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'Diving is my place of zen'

Finding Peace Underwater, featuring Emma Walker


Text: Janina Ryymin

Image: Islay Kilgannon




To breathe underwater is one of the most fascinating and peculiar sensations imaginable. Breathing becomes a rhythmic melody of inhalations and exhalations. The cracks and pops of fish and crustaceans harmonise with the rhythmic chiming of the bubbles as you exhale. Soon, lungs act as bellows, controlling your buoyancy as you achieve weightlessness. As in your dreams, you are flying. Combine these otherworldly stimuli and you surrender completely to the sanctuary of the underwater world. - Ted Clark


Scuba, short for ‘self-contained underwater breathing apparatus’, was developed in the 1950’s, enabling exploration to new depths of the ocean without being inside a vehicle. By carrying compressed air with them on tanks, recreational scuba divers dive between depths of thirty metres to forty. The deepest dive has been at 318 metres, by Nuno Gomes. Divers like Jacques-Yves Cousteau have pushed forward human’s knowledge of the underwater world and its creatures. Often described as meditative, scuba diving is a way of becoming more aware of one’s surroundings and oneself. Diving is a way to experience weightlessness without going to space. However, even with all its positive sides, scuba diving can potentially be dangerous. For example, there is a risk of nitrogen narcosis: the breathing in of an excessive amount of nitrogen. In nitrogen narcosis, the diver becomes intoxicated. Firstly, feeling euphoric, then experiencing impaired judgement and decision making, thus making the state dangerous underwater. Therefore, to dive, one should get certified as an open water diver.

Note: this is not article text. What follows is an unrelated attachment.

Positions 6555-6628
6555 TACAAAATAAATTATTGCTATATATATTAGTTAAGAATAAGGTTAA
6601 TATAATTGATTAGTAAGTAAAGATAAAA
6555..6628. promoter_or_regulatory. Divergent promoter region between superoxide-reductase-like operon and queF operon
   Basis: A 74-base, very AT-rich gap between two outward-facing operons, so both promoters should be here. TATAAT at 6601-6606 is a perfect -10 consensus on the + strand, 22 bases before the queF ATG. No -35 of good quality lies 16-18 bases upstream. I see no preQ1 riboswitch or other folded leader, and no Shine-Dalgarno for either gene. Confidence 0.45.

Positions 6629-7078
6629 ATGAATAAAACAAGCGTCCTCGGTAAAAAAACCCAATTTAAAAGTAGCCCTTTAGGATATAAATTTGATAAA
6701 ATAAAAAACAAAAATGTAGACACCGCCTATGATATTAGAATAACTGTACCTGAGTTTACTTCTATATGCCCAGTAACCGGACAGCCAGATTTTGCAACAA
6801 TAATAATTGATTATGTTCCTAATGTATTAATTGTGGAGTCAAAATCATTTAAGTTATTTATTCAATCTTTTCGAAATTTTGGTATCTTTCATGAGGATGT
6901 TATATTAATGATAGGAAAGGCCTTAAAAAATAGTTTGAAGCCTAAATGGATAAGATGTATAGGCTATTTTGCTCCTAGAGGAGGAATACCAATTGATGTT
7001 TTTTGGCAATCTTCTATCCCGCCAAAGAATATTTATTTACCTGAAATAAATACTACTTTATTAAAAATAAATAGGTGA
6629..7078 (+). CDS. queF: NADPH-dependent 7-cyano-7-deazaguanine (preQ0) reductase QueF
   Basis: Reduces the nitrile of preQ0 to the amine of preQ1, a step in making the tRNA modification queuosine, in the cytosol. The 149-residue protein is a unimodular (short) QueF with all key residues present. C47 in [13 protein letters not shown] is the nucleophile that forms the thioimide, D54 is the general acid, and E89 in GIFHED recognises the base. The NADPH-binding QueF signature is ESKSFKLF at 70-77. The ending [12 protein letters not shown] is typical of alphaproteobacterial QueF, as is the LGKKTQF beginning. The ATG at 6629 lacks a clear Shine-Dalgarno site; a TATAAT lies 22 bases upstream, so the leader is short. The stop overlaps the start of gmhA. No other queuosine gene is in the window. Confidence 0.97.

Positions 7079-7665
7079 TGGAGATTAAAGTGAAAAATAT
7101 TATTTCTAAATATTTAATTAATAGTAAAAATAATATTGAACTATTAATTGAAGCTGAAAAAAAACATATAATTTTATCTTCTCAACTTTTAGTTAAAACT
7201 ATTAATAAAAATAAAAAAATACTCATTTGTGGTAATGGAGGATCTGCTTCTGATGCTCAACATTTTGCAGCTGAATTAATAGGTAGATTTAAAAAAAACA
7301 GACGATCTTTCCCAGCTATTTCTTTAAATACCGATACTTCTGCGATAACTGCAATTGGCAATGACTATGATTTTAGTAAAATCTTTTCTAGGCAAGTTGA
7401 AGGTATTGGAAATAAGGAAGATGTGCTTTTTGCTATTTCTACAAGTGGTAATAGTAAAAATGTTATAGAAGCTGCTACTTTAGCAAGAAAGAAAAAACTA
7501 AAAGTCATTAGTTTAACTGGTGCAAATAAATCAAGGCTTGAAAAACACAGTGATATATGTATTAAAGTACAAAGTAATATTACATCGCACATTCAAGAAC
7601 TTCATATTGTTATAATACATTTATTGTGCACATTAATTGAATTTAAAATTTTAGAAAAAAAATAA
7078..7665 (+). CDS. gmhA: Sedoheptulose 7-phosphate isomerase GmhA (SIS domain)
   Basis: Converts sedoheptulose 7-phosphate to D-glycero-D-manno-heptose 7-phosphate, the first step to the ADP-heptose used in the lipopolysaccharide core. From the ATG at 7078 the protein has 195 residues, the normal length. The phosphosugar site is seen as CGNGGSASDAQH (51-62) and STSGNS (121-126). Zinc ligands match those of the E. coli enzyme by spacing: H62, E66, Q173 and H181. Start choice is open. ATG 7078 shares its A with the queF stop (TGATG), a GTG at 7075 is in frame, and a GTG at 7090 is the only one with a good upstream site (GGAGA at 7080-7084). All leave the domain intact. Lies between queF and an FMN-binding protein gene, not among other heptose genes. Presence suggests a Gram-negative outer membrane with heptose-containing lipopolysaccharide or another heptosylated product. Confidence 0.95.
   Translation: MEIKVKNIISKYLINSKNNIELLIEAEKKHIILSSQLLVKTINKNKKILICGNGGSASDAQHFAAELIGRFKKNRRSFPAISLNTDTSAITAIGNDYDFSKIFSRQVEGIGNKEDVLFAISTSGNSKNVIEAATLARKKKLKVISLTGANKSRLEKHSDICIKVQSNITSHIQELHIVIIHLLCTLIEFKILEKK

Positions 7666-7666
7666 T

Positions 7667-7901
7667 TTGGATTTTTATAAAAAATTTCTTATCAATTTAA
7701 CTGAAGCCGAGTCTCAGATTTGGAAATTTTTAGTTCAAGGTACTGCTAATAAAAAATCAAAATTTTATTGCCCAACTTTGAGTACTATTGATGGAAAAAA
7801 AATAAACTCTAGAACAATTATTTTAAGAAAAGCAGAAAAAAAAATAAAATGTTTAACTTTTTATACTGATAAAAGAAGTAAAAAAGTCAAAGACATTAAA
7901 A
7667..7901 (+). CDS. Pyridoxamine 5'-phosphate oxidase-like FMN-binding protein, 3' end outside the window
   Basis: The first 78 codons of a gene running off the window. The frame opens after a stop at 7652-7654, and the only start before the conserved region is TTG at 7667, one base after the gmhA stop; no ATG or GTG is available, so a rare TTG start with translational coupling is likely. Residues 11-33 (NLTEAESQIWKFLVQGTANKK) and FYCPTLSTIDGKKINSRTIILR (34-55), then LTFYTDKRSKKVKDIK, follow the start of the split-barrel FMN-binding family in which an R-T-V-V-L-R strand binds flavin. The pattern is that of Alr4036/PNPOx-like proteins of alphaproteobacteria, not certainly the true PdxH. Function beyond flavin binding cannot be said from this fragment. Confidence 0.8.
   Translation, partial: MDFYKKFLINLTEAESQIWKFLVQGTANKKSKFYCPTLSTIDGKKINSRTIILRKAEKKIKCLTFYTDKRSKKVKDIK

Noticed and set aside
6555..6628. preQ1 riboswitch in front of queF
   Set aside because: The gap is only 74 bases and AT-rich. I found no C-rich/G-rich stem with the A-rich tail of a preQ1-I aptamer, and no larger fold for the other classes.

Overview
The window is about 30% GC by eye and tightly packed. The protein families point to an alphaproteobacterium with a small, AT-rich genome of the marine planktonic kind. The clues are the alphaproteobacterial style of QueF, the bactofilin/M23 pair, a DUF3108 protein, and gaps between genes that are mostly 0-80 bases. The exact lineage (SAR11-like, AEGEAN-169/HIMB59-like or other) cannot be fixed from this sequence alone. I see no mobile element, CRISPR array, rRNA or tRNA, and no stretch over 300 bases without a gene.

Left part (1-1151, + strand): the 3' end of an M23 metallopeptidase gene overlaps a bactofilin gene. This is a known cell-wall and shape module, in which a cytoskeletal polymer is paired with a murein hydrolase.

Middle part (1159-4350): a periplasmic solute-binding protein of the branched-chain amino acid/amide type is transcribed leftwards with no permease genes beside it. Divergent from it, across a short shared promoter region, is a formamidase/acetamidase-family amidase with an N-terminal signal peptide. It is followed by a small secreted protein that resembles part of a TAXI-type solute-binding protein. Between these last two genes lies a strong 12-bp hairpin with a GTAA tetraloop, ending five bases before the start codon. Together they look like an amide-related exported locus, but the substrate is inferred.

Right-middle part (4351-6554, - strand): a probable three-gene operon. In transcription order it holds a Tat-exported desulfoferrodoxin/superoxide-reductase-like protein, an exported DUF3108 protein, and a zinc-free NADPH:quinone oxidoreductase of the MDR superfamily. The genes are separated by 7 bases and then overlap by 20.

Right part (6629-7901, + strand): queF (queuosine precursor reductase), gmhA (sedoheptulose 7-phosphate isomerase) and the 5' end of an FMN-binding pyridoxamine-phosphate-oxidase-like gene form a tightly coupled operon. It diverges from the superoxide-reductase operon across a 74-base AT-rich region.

Diving for the first time

In my own experience, scuba diving taught me how to let go of fears and remain still in challenging situations and keep my head cool. The first time I dove, I remember feeling a slight anxiety at the odd sensation of breathing underwater. It felt unnatural. I focused on my breathing and was able to find a centre. The challenge started when we were practising taking off the diving mask and putting it back on underwater. You need to empty out the mask because it will be filled with water from putting the mask back on. Upon doing this, my mask was not fully empty so I inhaled a significant amount of salty seawater through my nose into my lungs. I panicked. As my friend and scuba instructor Emma had told me: even if you become sick, you must cough into the regulator because it will clear out whatever you cough. She grabbed me and gestured that it is okay to cough into the regulator, and that I should remain calm. So, I started coughing water out of my lungs into the regulator, using the breathing apparatus in my mouth. Tears were coming out of my eyes as I coughed the water out. Focusing on my breath wasn’t so easy anymore. Needless to say, the experience was unpleasant. Unluckily, during the same dive - the first time we went deeper - I got cramps in my abdomen. The sensation was abnormal from other stomach aches I had ever had, and I didn't know if this was normal. Again, I tried focusing on my breath to calm down. Why do people do this to themselves? I thought. After consulting Emma I learned that my cramps were period cramps and that I could avoid getting water inside the mask by tying my hair in French braids. Apparently, the strands of hair left a bit of space for water to enter my mask, making me breathe in water. I knew that soon I would have to do the test of taking the mask off and on again. The next day, my final dive to get an Open Water Diver certificate, began. I was afraid of going to the water again but I decided to push forward, let go of my fear by focusing on my breath and simply try to meditate underwater. I tried imagining myself as a manta ray gliding through the water peacefully. My experience was drastically changed and I experienced weightlessness and the almost mysterious soundscape of the ocean.